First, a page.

I agree that the type of usage is the most important factor. Nowadays I fit more in to the "light usage" category, I prefer my desktop for any thing which requires remaining in front of the screen for any length of time.( docs, dev, etc). Therefore I believe that the TPT2 could actually become a replacement.
Here in France/Switzerland it is almost impossible to lay your hands physically on anything "Thinkpad" related. There a no retail outlets which is a pain... I wouldn't hesitate to buy another Thinkpad in the TxxP or the Xxx series without first trying it out but this tablet begs to be "touched" before laying down cash..
Atom powered tablets last as long as ARM devices and are powerful enough that someone could easily do web browsing, word processing, light gaming etc.
Best of all they're running a proper version of Windows, so they're actual PCs and can be used that way, or undocked and used like a tablet. I really don't know why Microsoft bothered muddying the waters with Windows RT when they knew these were coming down the pipe.
Bear in mind Intels persistent failure to deliver on power consumption promises. Even when they get close ARM moves ahead anyway. It's wasn't unreasonable for MS to target ARM, wouldn't stand a chance in mobile or basic tablet against IOS/Android, even in RT mode, the battery life isn't there yet and that was entirely predictable.
It's the idiotic and deliberately deceptive confusion created between ARM Win8 and x86 Win8 that needs questioning. ARM RT devices are necessarily crippled by having insufficient CPU power to emulate x86 support and with desktop mode denied to 3rd parties no apps will be recompiled for native ARM. Pretending they're more similar than the reality is a scummy marketing lie.
And there is not ARM Win8 - there is Win8 and Win/RT. And the RT does not even TRY to simulate x86 nor could they (see above). Even a A15 at "full power" (and more power consumption than an Atom) is not as fast as the slowest dual core Atom. And you need more power than the target cpu for a simulation (PPC could emulate an 68k in early PowerMacs IIRC)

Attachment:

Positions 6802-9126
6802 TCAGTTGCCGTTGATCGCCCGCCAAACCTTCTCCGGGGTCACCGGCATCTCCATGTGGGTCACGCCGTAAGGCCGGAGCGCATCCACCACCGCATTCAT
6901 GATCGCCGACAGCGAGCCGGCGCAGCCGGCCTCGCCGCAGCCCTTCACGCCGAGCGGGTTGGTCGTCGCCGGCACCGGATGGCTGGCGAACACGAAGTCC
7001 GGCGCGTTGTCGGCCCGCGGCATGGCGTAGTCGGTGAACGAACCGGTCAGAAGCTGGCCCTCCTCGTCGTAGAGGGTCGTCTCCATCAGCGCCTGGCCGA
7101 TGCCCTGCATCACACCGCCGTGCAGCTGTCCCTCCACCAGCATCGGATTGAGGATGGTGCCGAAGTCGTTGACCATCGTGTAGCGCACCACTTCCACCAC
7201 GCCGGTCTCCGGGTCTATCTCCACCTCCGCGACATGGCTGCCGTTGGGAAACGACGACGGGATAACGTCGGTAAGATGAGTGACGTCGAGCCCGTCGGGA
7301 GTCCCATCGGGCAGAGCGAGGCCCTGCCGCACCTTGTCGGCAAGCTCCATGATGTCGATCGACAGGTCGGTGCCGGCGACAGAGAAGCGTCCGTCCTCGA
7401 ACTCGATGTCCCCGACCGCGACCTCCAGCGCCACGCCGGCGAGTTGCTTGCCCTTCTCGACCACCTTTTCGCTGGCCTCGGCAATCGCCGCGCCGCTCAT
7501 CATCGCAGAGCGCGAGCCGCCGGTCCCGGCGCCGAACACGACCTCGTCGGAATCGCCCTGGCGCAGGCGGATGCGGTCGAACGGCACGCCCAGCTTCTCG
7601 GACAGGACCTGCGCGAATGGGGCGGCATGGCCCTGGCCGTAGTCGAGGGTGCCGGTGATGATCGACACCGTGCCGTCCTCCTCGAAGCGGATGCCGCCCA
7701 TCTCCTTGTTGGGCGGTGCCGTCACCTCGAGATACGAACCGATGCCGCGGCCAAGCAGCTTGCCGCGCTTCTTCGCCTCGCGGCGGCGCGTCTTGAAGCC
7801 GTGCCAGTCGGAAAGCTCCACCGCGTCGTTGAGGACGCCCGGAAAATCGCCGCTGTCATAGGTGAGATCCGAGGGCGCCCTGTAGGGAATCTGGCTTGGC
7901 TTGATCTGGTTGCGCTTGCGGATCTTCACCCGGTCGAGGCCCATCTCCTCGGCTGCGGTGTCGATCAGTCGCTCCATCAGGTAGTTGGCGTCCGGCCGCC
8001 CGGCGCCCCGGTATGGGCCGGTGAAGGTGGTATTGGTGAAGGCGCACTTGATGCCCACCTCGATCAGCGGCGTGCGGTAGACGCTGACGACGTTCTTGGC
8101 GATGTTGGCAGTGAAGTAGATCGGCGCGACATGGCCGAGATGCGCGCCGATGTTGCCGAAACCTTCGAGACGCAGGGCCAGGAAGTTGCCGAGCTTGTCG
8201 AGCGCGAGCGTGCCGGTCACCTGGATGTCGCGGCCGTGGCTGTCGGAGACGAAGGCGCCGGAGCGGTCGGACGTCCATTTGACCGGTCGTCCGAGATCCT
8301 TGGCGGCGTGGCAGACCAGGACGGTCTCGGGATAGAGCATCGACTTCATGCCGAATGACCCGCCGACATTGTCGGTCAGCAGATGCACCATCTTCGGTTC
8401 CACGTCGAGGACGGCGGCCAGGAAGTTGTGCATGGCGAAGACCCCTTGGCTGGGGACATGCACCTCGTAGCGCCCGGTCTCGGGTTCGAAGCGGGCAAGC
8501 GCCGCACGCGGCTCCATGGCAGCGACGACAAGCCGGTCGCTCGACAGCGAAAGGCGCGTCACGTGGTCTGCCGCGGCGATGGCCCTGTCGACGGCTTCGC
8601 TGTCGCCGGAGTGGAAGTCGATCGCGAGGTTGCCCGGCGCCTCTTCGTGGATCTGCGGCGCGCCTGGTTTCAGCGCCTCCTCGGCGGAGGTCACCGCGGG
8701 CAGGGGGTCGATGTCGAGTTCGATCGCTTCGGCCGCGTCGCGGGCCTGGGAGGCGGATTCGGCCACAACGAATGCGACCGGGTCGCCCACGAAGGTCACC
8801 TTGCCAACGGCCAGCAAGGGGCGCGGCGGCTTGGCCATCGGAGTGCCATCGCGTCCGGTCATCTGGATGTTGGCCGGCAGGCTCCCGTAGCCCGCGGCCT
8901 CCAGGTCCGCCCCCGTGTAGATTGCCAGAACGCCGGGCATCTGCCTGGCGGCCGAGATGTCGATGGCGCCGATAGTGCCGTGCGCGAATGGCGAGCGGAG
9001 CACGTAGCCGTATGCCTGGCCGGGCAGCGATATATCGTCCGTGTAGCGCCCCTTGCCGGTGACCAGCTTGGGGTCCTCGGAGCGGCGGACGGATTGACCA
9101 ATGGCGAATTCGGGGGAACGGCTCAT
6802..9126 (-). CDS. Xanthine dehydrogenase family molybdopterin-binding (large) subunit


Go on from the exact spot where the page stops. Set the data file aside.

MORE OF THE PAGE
>Bear in mind Intels persistent failure to deliver on power consumption promises.
Why bother when you can read up on the latest power consumption benchmarks before you make your purchase?
"Officiating x86 Vs. ARM Using Hard Data" - http://www.tomshardware.com/reviews/atom-z2760-power-consumption-arm,3387-5.html
So far, they can't declare a winner and note the race is far from over.
Could we PLEASE get a reviewer that does know what a penable can do and NOT try to use anything tablet-like in an iThingy style? For Windows penables TOUCH is the "afterthought" not the pen - and Lenovo does penables for a long time.
You do not use the OSL - you use the stylus. For everything. Notes are not taken in OO/Word - MS Journal. If you need wired networking - docking station. If you type long texts - use a BT keyboard. We WOULD like to know how good the calibration works (Wacom digitizers have known edge calibration deficits that vary by digitizer)
Oh and when you test a WINDOWS tablet pc - it would be nice if you TEST it. Like "can it handle Word/Excel/Powerpoint/Photoshop" and "What are the limits of the platform" (Atom has a few compared to core-i)
Given that I have several users who travel a lot but who need better functionality than a tablet can provide I could see these as a replacement for the small laptops they currently use. Given that we're paying approaching £500 for an 11.6" Lenovo Thinkpad the price for the non-SIM version is realistic enough.
But in my experience, speech recognition is a sluggish experience, even when objectively it is faster than typing. That's why I have my eye on Windows tablets with a better than Atom processor, and also more RAM. Still, you could give it a go. From experience, it takes hours of training on the provided standard texts and then suddenly works really well, but you may have to start and continue with American pronunciation of "a" and "the", rhyming with "hay" and "bee", or they'll pop up when you haven't said those words or any words. And you'll probably save time if you can assign a swear word or two to perform the "delete that" function. On the other hand, carefully enunciating swear words into your tablet isn't dignified either. I suppose you could invent new ones. See if the Microsoft speech research lab has come up with some.